Although with his former career in the Queensland military, it is surprising he wasn't an automatic choice to be taken into the 3rd Queensland Contingent to Africa. Did he have addiction problems that would have been known to the recruiting authorities and this would explain his decision to travel with them as unattached? The references to alcohol, drugs and potential suicide carry all the signs of a man who may have not been suffering just from illness but who could have also been deeply troubled for other reasons.

For someone from a privileged background, the Irish Probate records of 1901 show that Cecil had a modest estate of £145. 12s. 10d, or around £14,000 in modern values.

No images of Cecil can be found, but perhaps he had some similarities to his sister, Flora.

Florence Augusta Lewis, nee Hamilton

And so to the doorknob mentioned at the start.

Perhaps that door of the rectory was intentionally banged shut by H.C.W. in 1885, who was never to return. Was he considered a black sheep? Did C.S. Lewis ever know the real reasons his uncle went off to Australia and how he died of dysentery in Africa? (If any student of the life and works of C.S. Lewis has any information to add in this connection, I would love to hear from you.)

A little ironic that H.C.W. was laid to rest in soil over which real lions would once have roamed.

The inspiration for Aslan, the Lion of The Lion, The Witch and the Wardrobe
Doorknob of Rectory of St. Mark’s Church, Dundela, Belfast, family home of Captain H.C.W. Hamilton 

YouTube Video showing the home of H.C.W. in Ireland.

This contingent consisted of 320 mounted infantry and was commanded by Major W. H. Tunbridge. It sailed from Brisbane on 1 March 1900 on the Duke of Portland arriving at the Cape on 3 April and was then sent to Beira, Mozambique, where it arrived in the middle of April. The contingent became part of the Rhodesian Field Force and travelled the first 500 kilometres overland, first via railway to Marandellas and then using other modes of transport, in coaches and wagons and on foot, another 500 km to Bulawayo in the west of the country. Exposure to deadly diseases such as malaria and dysentery while in Portuguese East Africa was to play havoc with the health of the troops.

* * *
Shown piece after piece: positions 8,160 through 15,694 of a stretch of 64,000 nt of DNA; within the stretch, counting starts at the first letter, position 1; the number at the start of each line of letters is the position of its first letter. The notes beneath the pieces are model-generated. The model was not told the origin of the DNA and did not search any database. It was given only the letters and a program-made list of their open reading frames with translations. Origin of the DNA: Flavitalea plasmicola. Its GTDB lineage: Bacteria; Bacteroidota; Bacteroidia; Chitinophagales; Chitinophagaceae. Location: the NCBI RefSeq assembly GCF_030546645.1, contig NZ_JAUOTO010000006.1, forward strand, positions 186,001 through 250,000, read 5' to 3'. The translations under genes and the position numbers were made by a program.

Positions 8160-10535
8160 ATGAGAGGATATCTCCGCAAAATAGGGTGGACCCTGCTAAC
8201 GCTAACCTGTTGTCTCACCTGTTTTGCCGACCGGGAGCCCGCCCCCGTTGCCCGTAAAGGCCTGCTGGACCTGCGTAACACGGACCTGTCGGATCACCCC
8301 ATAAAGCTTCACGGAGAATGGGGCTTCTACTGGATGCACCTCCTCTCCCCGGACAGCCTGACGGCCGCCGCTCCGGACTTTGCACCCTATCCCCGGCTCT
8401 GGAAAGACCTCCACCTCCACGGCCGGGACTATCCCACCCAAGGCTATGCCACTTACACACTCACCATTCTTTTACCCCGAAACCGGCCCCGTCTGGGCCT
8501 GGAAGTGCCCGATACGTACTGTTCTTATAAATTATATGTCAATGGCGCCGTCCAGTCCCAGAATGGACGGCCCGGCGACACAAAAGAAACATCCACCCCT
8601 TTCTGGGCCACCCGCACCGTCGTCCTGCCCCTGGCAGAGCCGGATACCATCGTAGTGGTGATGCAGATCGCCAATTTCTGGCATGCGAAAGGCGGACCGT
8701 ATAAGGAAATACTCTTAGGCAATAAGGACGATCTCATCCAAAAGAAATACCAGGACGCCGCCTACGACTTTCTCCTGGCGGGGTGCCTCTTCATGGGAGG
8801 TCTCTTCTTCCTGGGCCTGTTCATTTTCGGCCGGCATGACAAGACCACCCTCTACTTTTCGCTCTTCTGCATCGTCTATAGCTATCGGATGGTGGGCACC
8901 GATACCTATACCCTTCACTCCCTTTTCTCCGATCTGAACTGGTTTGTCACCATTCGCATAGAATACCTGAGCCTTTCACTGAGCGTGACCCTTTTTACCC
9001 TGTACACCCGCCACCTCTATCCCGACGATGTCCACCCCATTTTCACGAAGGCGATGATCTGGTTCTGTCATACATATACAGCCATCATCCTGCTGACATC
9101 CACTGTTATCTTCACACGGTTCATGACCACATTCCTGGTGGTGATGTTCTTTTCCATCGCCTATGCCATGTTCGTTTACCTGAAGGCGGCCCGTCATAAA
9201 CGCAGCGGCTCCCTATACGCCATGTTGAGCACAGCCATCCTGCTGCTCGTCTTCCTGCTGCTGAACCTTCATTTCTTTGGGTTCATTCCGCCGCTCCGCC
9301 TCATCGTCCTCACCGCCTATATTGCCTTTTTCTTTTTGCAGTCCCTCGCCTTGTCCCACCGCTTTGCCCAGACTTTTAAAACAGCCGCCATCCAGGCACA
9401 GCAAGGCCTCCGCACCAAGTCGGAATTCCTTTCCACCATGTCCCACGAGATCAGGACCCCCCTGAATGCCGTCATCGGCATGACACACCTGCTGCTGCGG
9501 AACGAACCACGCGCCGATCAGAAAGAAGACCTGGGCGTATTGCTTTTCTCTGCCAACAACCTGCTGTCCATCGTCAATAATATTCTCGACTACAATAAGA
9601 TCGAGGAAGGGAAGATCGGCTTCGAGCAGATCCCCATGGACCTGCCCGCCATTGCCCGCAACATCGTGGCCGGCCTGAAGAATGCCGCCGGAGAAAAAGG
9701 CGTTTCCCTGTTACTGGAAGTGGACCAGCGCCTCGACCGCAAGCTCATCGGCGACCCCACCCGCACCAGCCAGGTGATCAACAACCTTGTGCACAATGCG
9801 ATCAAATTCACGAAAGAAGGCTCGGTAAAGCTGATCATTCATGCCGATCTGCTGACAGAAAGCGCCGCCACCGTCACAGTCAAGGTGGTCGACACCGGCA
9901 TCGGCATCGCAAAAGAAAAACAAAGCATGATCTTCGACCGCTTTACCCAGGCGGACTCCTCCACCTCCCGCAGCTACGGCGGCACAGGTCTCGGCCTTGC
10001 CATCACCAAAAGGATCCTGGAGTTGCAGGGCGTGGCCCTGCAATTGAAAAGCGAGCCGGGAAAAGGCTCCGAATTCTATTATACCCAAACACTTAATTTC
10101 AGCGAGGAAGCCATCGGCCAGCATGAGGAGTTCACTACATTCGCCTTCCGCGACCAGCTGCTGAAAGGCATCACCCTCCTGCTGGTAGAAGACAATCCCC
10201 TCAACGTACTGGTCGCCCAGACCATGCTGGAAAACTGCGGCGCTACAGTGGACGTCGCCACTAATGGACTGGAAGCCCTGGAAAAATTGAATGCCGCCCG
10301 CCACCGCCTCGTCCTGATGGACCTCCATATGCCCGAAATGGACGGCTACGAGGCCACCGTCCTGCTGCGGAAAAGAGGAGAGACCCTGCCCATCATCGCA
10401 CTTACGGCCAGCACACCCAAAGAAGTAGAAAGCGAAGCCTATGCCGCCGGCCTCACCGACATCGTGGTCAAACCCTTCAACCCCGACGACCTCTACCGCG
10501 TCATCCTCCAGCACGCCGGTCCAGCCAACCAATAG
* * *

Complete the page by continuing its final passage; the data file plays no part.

** Queensland Officer.
Captain H.C.W. Hamilton.
Death in South Africa.

His Excellency the Governor this morning received a cablegram from the High Commissioner for South Africa (Sir Alfred Milner), announcing the death from dysentery of Captain H: C. W. Hamilton, of the Queensland Permanent Artillery.
Captain Hamilton joined A Battery of the Queensland Regiment of Royal Australian Artillery as a probationary lieutenant on May 14; 1890. He was promoted to be lieutenant on July 23, 1890. On February 25, 1895, he was promoted to the rank of captain. He resigned his appointment, and was placed on the unattached list, on November 18, 1896. Captain Hamilton went to South Africa with the third contingent, but not as a member. He was granted a free pass to South Africa, whither he went with a view of seeing active service. Captain Hamilton, at the time of his death was 35 years of age. He formerly belonged to the North Irish militia. The Defence Force authorities have received an official message from the officer commanding the lines at Marandellas, dated July 13, as follows: "Captain H. C. W. Hamilton, Queensland Mounted Infantry, died yesterday of dysentery at Marandellas." This seems to indicate that Captain Hamilton accompanied the Queensland third contingent as far as Marandellas, although he was not enrolled in Queensland as a member of the contingent.

^ With many thanks to a fellow member of Ancestry, V. Fawcett, for tracking down this information for me.

+ The family name lives on in a quite a different way with The Sir John Borlase Warren being a popular gastro pub in Nottingham, UK!

# Click here for more details on Flora Hamilton Lewis, mother of C.S. Lewis.

% Reference to H.C.W. Hamilton in The London Gazette reads - War Office, 7th February, 1882. MILITIA. ARTILLERY. Antrim, Hugh Cecil Waldegrave Hamilton, Gent., to be Lieutenant. Dated 8th February, 1882. 

Also many thanks to ZimFieldGuide for all the information about Paradise Cemetery and other Boer War records they have shared online.

Monday, May 29, 2017

Remembering the road to Paradise